Having an injection is not painful. The eyelids are cleaned with Iodine and local anaesthetic eye drops will be applied to the eye. A speculum is used to keep the eye open and the injection is given with a very fine needle (almost as thin as an eyelash). You will feel a sensation of pressure (like a finger pressing on the eye) but this will not feel sharp or painful. The whole process takes less than 10 minutes. Most patients will require a course of injections ranging from 3-8 in one year.
What to expect after the injection:
The eye will feel like it has a small piece of grit under the lids. This is where the needle entered the eye. This sensation will usually pass within a day and can be easily managed by using artificial tear drops.
There may be a small blood spot on the eye surface where the needle entered the eye. This is harmless and will disappear after about a week.
Immediately after the injection, you vision may be blurred. This will resolve within a few hours.
You can assume all normal tasks after an injection. However, it is important to avoid contaminating the eye surface with unclean water or dirt. Patients are advised not to perform tasks such as gardening or swimming for 1 week.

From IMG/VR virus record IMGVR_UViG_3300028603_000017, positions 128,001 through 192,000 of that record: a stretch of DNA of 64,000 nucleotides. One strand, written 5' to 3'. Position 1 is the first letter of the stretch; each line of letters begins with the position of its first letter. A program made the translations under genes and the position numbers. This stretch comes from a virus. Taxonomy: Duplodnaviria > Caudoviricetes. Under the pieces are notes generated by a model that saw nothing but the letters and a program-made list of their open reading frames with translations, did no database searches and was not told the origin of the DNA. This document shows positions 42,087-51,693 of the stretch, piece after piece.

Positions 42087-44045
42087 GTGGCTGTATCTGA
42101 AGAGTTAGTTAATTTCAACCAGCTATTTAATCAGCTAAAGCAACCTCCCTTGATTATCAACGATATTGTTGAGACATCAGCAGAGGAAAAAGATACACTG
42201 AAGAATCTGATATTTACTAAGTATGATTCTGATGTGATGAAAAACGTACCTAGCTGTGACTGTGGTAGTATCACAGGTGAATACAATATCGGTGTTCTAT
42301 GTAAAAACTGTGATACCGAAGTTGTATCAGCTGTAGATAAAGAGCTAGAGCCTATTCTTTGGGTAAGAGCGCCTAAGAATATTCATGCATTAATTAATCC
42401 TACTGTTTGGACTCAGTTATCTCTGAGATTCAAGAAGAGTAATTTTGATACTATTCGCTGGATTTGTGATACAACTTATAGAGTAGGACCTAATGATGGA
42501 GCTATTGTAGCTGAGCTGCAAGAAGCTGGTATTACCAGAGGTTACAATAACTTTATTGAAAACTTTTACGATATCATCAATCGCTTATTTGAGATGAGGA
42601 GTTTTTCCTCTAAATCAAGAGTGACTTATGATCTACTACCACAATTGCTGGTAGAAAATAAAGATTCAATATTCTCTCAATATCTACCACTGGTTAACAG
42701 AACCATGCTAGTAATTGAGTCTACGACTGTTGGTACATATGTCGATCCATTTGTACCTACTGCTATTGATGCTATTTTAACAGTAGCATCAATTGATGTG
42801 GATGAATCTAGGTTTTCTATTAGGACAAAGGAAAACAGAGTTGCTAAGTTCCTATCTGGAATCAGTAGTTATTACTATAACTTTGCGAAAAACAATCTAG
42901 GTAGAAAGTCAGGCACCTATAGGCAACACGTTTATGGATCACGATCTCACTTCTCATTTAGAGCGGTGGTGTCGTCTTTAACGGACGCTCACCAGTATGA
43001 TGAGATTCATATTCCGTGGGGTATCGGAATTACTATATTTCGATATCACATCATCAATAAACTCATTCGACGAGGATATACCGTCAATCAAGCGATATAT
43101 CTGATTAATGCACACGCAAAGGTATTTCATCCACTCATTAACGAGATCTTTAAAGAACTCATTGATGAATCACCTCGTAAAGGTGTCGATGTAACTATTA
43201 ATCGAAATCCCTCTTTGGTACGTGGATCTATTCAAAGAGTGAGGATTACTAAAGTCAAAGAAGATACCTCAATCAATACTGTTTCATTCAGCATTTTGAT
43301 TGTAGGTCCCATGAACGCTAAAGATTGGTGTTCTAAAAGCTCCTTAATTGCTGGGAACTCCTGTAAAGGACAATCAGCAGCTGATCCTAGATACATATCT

If you were treated with a steroid implant, you may notice a floater in the shape of a line. This is the shadow cast from the implant if it is floating near the centre of the eye. This is a temporary symptom and will usually fade with time.
There is a 1:1000 risk of developing a sight-threatening infection after an injection into the eye. This is very rare but needs to be treated urgently. If you develop either worsening pain, worsening redness of the eye or worsening vision in the first 10 days after an injection, you must contact your doctor immediately.
A laser is a highly focussed beam of light that is used to reduce the leakage from damaged blood vessels in the retina. A special contact lens is placed on the eye surface to help focus the laser on the correct area of the retina to be treated. Laser treatment cannot be given if there is blood on the retina surface (common in the first 3 months after a vein occlusion). It also cannot be used effectively to treat macular oedema that involves the fovea (the specialised part of the retina that is needed to see fine detail, such as reading). Under these circumstances, patients will need to be treated with intravitreal injections, as detailed above.
Laser still can offer some advantages such as less frequent treatment and it is not a surgical procedure, so there is no risk of infections that can cause blindness. It can also help to reduce the need for repeated injections.
Important points to remember:
The visual loss following a retinal vein occlusion can be managed well if treated early, which will help ensure the best visual outcome.
Controlling risk factors such as blood pressure, raised cholesterol or smoking is important in preventing any further vein occlusions from developing that could cause further loss of sight.
There are several treatment options for macular oedema that consist of injections into the eye or retinal laser. The indications will vary for each individual patient and your doctor will discuss these with you.